|Motto: Muy Noble, Leal y Siempre Fiel Ciudad de Orihuela|
|Autonomous community||Valencian Community|
|Comarca||Vega Baja del Segura|
|• Alcalde||José Antonio Bascuñana (from 2015) (People's Party)|
|• Total||365.44 km2 (141.10 sq mi)|
|Elevation||236 m (774 ft)|
|• Density||250/km2 (650/sq mi)|
|Time zone||CET (UTC+1)|
|• Summer (DST)||CEST (UTC+2)|
|Postal code||03300 (centro), 03189 (costa), and in their parishes: 03310-03318, 03320, 03369, 03689.|
Orihuela (Spanish pronunciation: [oriˈwela], Valencian: Oriola [oɾiˈɔla]) is a city and municipality located at the feet of the Sierra de Orihuela mountains in the province of Alicante, Spain. The city of Orihuela had a population of 33,943 inhabitants at the beginning of 2013. The municipality has a total area of 367.19 km², and stretches all the way down to the Mediterranean coast, west of Torrevieja, and had a total population of 92,000 inhabitants at the beginning of 2013. This includes not only the city of Orihuela, but also the coastal tourist centre (urbanización turística) of Dehesa de Campoamor with 33,277 inhabitants (2013) and a few other villages.
Orihuela is the capital of the region of the "Vega Baja del Segura" (natural region of the Segura River); it has been the capital of a province and even of a kingdom. The city was named the first city of the province of Alicante, 11 September 1437.
In 1053 the principality of Murcia, part of the Kingdom of Denia, is created. In 1086 the principality of Murcia becomes independent from Denia. In 1212 the area passed to the Kingdom of Murcia.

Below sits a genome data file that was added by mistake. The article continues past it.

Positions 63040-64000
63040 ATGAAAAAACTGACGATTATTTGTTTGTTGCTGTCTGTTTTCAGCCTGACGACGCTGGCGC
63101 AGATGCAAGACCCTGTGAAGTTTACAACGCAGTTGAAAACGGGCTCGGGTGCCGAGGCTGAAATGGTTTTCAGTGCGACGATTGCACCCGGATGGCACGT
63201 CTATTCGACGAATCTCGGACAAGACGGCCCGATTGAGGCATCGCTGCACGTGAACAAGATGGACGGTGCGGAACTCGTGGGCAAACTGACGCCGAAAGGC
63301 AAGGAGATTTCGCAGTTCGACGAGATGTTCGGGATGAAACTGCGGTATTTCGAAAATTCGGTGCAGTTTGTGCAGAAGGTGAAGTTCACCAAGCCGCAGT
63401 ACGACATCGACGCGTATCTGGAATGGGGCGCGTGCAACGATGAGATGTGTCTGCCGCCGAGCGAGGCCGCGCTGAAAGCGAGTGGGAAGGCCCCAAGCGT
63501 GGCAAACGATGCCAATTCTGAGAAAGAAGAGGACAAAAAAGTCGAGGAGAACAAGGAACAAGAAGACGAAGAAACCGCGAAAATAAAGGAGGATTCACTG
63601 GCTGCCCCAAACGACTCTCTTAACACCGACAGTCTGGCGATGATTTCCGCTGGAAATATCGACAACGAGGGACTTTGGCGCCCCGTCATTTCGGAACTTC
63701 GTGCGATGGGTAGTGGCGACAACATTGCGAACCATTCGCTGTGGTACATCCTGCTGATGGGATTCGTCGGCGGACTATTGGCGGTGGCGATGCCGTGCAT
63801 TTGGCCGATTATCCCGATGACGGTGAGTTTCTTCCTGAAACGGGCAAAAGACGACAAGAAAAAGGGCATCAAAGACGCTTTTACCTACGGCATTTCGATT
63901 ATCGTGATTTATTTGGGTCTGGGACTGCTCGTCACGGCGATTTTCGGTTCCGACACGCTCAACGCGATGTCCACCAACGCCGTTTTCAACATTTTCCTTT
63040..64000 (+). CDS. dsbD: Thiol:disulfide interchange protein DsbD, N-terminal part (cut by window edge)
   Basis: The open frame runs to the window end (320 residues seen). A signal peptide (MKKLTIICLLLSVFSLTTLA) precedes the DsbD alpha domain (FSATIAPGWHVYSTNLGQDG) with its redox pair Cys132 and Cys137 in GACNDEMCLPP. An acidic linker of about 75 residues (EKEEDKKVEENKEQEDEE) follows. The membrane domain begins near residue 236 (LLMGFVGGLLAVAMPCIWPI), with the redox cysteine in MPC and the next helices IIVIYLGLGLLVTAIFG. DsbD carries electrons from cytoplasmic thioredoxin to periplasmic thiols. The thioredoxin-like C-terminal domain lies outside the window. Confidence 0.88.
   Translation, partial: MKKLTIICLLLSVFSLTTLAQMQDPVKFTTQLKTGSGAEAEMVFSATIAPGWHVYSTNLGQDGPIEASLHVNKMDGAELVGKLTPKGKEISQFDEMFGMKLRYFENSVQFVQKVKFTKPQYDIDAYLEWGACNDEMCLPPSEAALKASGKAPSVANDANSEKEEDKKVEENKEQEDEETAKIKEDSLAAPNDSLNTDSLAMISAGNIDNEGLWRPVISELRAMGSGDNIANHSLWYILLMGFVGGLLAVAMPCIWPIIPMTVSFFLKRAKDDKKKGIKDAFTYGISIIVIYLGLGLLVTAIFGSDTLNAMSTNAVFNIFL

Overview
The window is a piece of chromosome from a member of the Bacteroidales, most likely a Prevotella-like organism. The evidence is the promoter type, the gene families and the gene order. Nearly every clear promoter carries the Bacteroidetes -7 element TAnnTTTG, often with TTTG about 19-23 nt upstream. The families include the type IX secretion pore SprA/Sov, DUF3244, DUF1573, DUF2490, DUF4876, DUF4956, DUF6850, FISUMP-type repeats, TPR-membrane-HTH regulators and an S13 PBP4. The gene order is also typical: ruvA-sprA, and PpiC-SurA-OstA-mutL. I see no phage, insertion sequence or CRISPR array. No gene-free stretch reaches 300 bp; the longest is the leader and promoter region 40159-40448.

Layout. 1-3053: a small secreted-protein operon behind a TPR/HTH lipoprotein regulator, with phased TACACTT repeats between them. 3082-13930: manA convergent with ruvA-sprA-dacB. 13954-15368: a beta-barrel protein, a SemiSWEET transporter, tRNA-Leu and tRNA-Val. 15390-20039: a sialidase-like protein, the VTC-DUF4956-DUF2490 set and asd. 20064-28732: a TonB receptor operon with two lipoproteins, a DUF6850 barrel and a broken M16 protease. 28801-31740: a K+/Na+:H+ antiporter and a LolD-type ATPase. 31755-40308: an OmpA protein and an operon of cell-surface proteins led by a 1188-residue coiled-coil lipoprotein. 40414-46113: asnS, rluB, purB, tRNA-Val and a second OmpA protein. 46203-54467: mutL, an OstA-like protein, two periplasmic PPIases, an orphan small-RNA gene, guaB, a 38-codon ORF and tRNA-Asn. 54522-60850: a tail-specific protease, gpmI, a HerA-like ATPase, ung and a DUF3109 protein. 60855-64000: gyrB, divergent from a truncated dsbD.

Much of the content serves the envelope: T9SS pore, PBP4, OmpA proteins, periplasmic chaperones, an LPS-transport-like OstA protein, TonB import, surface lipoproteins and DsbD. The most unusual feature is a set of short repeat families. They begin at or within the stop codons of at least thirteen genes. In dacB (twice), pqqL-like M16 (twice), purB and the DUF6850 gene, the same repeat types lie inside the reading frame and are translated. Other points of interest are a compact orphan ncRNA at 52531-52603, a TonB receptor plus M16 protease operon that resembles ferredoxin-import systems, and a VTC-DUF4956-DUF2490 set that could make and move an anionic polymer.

In 1304 Orihuela was considered to be on the border between the kingdoms of Castile and Aragón. In 1366 it passed to the kingdom of Valencia.
In 1437, it was declared a city and in 1707, Charles V, Holy Roman Emperor made Orihuela capital of the province of Orihuela. In 1737 Alicante, Elche, Monforte, Jijona, Villajoyosa, Agost, Busot, San Juan or Muchamiel became independent from the province of Orihuela, forming the one of Alicante.
1799 Orihuela was part of the province of Alicante. In 1810, Napoleon made Orihuela part of the Department of Segura with the capital at Murcia. In 1822, Orihuela passed to the province of Murcia. 1833 it became part of the province of Alicante. In 1920 nationalistic movements spoke of Orihuela as belonging to the "country of Murcia."
Between 1988 and 2006 various research studies from the Universities of Andalusia, Castile and Murcia demonstrated that Orihuela was more culturally part of Murcia than Valencia in terms of phonetics, lexicon, architecture, agriculture, folklore, musical celebrations, instruments, language, burial customs, gastronomy and varieties.
In recent years, there has been growing support for the "independence" of Orihuela Costa (Dehesa de Campoamor) from Orihuela itself. This is due to the perception among the largely foreign born population of Orihuela Costa that they are being unfairly treated by the local government. For example, the Orihuela Costa's share in the 2010-2014 municipal budget was 6x less than that for the city itself, or 4,2% of the 295 million € budget, even though the Costa creates around 30% of municipal tax income.